How do abilities that refer to their cards' names work when the name is changed, or the ability is "stolen" by a card with a different name?

Rayami, First of the Fallen has two abilities:

If a nontoken creature would die, exile that card with a blood counter on it instead.


As long as an exiled creature card with a blood counter on it has flying, Rayami, First of the Fallen has flying. The same is true for first strike, double strike, deathtouch, haste, hexproof, indestructible, lifelink, menace, protection, reach, trample, and vigilance.

My question is related to these rules in regards to Mutate, and the "Top vs Bottom" aspect of the ability.

If Rayami is on top, it seems unambiguous that both abilities would affect her

If she is underneath (i.e. a Mutate creature is played onto her), it seems to me that because this creature is not named "Rayami, First of the Fallen", the second ability will not apply, but the first will (i.e. if that creature dies, it gets exiled with a counter, along with any others that die while it is on the battlefield). So the mutated creature with Rayami's abilities will not gain the abilities of cards exiled with counters on them.

Am I reading this right?

  • 1
    Although not a duplicate; the answer works out the same to this question: boardgames.stackexchange.com/questions/35535/…
    – GendoIkari
    Commented Apr 3, 2020 at 16:25
  • 2
    I wish you had made this a more general question. There are several existing effects that can bring up the question "An ability that refers to the card it's on by name is on an object with a different name. How does that work?", and they all have the same answer, which is basically quoting rule 201.4. This is clearly just another variant of that.
    – murgatroid99
    Commented Apr 3, 2020 at 16:37
  • 1
    The question GendoIkari linked is not a duplicate. That one is asking about those kinds of abilities affecting other cards with the same name. This is asking about those abilities affecting the card they're on with a different name. It's basically the opposite.
    – murgatroid99
    Commented Apr 4, 2020 at 19:57
  • 2
    Anyway, adding a single sentence with a relevant search keyword does not make a question generic. That would be something like "How do abilities that refer to their cards' names work on cards with other names?" with examples like Mutate, gaining abilities (e.g. Mairsil, Experiment Kraj, etc.), and copying with a different name (e.g. either Lazav). I think editing this question to that is borderline allowed; that would expand the question beyond what is currently asked, but the current answer would very nearly address it.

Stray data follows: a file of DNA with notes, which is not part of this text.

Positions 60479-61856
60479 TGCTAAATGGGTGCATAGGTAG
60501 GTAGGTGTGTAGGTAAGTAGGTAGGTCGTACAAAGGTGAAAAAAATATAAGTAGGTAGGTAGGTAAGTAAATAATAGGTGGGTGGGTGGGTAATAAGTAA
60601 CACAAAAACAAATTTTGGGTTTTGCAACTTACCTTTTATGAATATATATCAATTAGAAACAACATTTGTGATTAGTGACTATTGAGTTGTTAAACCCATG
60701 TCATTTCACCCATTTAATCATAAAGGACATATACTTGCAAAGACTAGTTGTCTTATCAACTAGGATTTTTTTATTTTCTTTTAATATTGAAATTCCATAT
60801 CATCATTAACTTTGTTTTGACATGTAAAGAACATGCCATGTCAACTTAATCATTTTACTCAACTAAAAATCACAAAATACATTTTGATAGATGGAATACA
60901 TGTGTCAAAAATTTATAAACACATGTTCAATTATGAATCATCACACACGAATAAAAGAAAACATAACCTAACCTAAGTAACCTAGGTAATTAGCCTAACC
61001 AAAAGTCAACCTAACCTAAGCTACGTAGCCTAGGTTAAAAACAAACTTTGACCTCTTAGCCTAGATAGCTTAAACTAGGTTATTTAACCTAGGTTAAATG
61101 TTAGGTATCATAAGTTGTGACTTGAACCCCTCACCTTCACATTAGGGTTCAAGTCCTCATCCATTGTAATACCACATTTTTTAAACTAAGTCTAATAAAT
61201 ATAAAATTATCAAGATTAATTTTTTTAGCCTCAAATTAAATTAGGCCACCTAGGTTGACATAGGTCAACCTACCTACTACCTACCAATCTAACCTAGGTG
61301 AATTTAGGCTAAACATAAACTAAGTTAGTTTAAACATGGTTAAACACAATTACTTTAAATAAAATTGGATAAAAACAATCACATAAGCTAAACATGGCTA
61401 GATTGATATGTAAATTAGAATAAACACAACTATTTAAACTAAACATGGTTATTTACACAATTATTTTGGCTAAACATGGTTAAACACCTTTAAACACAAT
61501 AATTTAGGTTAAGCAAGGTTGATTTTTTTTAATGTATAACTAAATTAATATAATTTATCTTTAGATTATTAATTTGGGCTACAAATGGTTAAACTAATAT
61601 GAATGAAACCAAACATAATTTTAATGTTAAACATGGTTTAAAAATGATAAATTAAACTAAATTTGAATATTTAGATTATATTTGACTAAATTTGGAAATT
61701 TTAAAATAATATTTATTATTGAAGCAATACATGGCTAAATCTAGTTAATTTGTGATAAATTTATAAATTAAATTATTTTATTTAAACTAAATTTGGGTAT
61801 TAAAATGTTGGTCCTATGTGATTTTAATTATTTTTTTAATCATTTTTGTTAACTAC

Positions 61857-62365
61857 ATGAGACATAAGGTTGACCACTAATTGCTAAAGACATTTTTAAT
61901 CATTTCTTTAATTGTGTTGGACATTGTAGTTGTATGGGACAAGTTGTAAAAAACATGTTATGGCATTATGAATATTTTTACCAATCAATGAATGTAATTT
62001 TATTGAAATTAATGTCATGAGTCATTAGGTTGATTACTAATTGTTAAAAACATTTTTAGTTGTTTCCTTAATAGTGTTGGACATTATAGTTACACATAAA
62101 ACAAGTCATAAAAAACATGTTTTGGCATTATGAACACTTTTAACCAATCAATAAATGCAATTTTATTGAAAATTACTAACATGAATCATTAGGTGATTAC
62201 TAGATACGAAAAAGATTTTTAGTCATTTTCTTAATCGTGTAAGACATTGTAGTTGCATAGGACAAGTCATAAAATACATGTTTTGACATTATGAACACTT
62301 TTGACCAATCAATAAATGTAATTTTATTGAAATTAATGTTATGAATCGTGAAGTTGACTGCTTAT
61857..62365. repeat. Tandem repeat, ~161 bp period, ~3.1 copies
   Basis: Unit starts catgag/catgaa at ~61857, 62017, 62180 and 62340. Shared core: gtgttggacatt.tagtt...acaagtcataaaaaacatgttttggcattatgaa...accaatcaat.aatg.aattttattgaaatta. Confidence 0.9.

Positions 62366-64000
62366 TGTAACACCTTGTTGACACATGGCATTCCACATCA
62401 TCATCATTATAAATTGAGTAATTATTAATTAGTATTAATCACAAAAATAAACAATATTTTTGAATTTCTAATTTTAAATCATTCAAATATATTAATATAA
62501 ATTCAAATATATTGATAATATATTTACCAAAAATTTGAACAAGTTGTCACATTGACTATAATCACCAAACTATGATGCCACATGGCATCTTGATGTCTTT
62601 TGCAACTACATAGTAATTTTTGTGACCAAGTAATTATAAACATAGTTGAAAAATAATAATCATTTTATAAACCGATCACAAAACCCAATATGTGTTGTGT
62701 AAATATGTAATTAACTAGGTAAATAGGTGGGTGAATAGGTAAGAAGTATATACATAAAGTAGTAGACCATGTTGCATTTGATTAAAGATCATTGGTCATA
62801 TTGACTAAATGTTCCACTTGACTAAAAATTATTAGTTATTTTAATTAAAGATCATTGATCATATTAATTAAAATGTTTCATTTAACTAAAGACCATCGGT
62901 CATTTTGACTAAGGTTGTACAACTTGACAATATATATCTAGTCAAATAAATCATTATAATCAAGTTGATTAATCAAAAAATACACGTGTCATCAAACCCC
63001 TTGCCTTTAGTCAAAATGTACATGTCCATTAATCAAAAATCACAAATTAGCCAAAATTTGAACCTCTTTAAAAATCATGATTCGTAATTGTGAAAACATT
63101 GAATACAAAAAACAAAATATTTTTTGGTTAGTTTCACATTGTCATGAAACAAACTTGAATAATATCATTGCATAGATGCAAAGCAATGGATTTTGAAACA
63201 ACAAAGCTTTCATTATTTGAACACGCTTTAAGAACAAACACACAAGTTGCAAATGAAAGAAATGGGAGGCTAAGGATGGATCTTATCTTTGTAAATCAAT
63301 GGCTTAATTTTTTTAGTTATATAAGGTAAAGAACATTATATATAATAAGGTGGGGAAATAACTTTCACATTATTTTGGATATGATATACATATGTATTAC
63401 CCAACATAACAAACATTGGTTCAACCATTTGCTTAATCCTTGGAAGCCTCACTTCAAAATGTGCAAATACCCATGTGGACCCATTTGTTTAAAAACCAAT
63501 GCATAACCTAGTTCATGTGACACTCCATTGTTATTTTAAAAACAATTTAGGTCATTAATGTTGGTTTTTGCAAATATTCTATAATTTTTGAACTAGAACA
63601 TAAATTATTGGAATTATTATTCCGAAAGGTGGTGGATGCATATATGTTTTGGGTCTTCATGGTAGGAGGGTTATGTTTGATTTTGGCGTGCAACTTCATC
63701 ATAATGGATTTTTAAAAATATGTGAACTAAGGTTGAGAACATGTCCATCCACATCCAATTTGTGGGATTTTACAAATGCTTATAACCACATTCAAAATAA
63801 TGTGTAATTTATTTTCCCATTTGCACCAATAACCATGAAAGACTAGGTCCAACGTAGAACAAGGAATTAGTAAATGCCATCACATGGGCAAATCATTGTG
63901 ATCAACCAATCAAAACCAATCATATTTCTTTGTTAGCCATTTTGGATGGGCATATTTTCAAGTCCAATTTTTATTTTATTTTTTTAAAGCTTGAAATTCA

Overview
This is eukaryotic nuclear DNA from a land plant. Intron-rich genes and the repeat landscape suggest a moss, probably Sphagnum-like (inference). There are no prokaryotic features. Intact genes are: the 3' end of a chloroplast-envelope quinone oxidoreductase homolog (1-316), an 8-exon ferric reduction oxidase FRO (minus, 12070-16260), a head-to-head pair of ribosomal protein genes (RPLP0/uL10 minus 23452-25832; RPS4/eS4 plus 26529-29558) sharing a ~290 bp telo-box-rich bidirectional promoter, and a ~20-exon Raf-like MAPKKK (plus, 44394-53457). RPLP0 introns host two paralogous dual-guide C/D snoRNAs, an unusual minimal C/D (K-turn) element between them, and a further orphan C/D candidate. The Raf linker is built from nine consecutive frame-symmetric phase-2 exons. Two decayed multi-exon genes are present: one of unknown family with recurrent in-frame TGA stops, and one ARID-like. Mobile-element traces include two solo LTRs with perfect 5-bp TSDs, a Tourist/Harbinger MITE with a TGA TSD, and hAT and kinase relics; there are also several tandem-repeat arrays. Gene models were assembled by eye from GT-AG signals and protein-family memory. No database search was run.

– murgatroid99
    Commented Apr 4, 2020 at 20:28
  • 1
    @murgatroid99 I agree; while both questions have the same answer of quoting 201.4; there are 2 different and unrelated scenarios involving that rule. I really wish the MTG had just used “this [creature]” instead of the card’s name!
    – GendoIkari
    Commented Apr 4, 2020 at 22:25

1 Answer 1


From the article

Some creatures, like Bristling Boar above, have abilities that refer to themselves by name. Remember that from a rules perspective, a card using its own name in an ability really just means "me." For example, if Cloudpiercer ends up on top of Bristling Boar, that ability will work on the resulting creature.

As per Rule 201.4:

Text that refers to the object it’s on by name means just that particular object and not any other objects with that name, regardless of any name changes caused by game effects.

From this it is clear that the second ability will apply to the resulting creature, even if it is not named "Rayami, First of the Fallen"

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